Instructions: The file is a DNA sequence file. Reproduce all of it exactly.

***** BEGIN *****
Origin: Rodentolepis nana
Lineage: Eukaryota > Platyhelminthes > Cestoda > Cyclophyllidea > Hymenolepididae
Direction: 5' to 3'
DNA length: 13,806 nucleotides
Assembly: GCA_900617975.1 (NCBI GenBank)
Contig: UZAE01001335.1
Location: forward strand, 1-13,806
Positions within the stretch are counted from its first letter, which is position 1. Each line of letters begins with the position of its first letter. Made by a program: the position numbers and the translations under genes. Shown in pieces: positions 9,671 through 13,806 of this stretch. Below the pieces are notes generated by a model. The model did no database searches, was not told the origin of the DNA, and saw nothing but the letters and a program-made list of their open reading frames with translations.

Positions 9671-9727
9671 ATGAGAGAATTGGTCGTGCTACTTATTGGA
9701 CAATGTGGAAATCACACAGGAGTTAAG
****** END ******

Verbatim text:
Origin: Rodentolepis nana
Lineage: Eukaryota > Platyhelminthes > Cestoda > Cyclophyllidea > Hymenolepididae
Direction: 5' to 3'
DNA length: 13,806 nucleotides
Assembly: GCA_900617975.1 (NCBI GenBank)
Contig: UZAE01001335.1
Location: forward strand, 1-13,806
Positions within the stretch are counted from its first letter, which is position 1. Each line of letters begins with the position of its first letter. Made by a program: the position numbers and the translations under genes. Shown in pieces: positions 9,671 through 13,806 of this stretch. Below the pieces are notes generated by a model. The model did no database searches, was not told the origin of the DNA, and saw nothing but the letters and a program-made list of their open reading frames with translations.

Positions 9671-9727
9671 ATGAGAGAATTGGTCGTGCTACTTATTGGA
9701 CAATGTGGAAATCACACAGGAGTTAAG